A River Running To Your Heart Album by Fruit Bats album review by Greg Walker for Northern Transmissions


A River Running To Your Heart

Fruit Bats

Only six months after his successful sophomore stint with Bonny Light Horseman, which wowed the world with immediately classic songs like “California,” Eric D. Johnson is back with his high soulful voice and a tenth album with his original band, Fruit Bats. “It weighs heavily on me — the notion of place,” Johnson says about the album, A River Running to Your Heart. “The places I’ve been and the places I want to go.”

Whether it’s Takoma, “where the smell of the salt water mixes / with the stink of the paper mill”; or Los Angeles, which has “some kind of glow to it / when the light’s just right,”; or his old home when “we were the perfect age / and the rent was low,” Johnson captures in picture perfect poetry the elusive feeling of home. “We, we all want a home—metaphorical or real / Some place to make us feel whole.”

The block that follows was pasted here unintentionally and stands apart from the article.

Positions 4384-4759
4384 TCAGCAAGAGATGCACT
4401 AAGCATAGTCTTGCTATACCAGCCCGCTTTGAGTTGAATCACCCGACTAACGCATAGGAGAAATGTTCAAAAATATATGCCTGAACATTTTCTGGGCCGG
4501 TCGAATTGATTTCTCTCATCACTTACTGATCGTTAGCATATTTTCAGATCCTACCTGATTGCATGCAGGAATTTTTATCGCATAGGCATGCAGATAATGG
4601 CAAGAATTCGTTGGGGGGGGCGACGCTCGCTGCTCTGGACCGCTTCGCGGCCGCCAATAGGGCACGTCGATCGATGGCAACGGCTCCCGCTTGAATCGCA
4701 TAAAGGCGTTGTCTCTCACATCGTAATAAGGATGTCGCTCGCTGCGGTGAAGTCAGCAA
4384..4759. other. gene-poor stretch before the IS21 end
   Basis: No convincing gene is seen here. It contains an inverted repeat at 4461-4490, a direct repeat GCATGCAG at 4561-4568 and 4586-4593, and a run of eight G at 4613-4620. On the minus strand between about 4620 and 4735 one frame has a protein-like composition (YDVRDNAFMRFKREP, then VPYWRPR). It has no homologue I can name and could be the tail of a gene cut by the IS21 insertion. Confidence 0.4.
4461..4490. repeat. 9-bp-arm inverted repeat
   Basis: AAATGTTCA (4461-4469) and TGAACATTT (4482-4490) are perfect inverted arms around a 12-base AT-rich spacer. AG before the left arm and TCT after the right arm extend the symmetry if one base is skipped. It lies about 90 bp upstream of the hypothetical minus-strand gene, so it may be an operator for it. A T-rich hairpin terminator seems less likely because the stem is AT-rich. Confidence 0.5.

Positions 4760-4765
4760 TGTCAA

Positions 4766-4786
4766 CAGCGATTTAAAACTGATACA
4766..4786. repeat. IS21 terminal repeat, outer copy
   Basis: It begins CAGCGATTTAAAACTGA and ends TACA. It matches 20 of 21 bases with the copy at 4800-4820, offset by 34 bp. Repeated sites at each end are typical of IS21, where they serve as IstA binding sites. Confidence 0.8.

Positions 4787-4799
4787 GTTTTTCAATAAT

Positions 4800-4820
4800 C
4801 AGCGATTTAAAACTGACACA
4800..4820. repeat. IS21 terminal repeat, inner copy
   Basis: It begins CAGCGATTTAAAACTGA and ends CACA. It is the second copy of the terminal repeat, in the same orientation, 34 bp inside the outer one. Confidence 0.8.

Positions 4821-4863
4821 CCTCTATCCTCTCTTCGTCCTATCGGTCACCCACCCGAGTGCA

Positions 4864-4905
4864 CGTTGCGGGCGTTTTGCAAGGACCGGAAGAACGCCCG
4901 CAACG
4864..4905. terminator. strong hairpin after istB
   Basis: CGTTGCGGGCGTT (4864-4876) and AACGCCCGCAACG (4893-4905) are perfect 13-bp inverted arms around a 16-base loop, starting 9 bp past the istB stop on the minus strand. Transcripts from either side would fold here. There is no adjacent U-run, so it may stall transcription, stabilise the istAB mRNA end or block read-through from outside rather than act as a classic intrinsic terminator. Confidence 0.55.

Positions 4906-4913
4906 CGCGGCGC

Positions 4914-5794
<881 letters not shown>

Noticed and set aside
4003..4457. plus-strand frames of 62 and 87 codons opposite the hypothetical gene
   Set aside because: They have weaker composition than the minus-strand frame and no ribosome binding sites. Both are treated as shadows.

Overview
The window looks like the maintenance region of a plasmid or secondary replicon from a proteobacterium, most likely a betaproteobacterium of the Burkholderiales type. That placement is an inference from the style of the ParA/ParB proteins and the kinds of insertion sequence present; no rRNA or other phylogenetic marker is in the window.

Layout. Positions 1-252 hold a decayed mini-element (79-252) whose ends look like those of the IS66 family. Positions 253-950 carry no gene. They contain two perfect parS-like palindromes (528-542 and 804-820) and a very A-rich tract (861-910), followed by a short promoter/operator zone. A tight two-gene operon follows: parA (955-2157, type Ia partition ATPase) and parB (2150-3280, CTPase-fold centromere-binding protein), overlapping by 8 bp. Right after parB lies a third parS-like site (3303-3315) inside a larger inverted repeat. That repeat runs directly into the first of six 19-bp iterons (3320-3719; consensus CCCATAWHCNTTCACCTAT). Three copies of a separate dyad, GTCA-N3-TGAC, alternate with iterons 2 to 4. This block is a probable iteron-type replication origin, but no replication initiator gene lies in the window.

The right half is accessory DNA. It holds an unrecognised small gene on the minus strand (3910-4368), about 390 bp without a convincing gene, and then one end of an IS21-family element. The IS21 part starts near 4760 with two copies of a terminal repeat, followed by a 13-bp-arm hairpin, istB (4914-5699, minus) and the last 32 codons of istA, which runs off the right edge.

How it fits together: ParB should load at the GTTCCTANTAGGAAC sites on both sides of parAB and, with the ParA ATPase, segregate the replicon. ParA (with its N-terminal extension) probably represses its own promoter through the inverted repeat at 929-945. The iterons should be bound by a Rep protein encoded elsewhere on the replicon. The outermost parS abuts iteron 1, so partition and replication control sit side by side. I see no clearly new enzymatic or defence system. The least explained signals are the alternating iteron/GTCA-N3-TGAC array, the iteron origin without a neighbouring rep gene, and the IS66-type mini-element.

The album begins with one of his metaphorical homes, his wife, who has “been good since you came outta the womb.” Whether it’s his relationship with his wife, or his relationship with his listeners, his arrangements are full of love for the other and himself, and the exploration of a seasoned writer who knows just how to tug on the heart strings. There is even a song on the album about how lucky he is to have “made a life by the sea writing poetry / a way to make a living of which you never coulda dreamed.”

The songs are fairly simple and folky, like much of the Fruit Bats’ material before it, focusing on Johnson’s golden voice, but adding the perfect flourishes of guitar or piano scales to make them sophisticated art. He is a master songwriter, that is certain. One of the highlights of the album is the song, “It All Comes Back,” his encouragement, it seems, as we come out of a three year pandemic. “We lost some time / But we can make it back / Let’s take it easy on ourselves, okay?” “It’s like ridin’ a bike.”

Throughout the album is Johnson’s signature encouragement through song, begging us, even, on the second to last song, “Never go into the deep well.” His voice, which has become part of the spiritual landscape of America in the last so many years, buoys us in hard times and sings thankfulness for our good times. As he sings on the last song of the album, “Jesus Tap Dancing Christ, feels good to be home.”

Pre-order A River Running To Your Heart by Fruit Bats HERE


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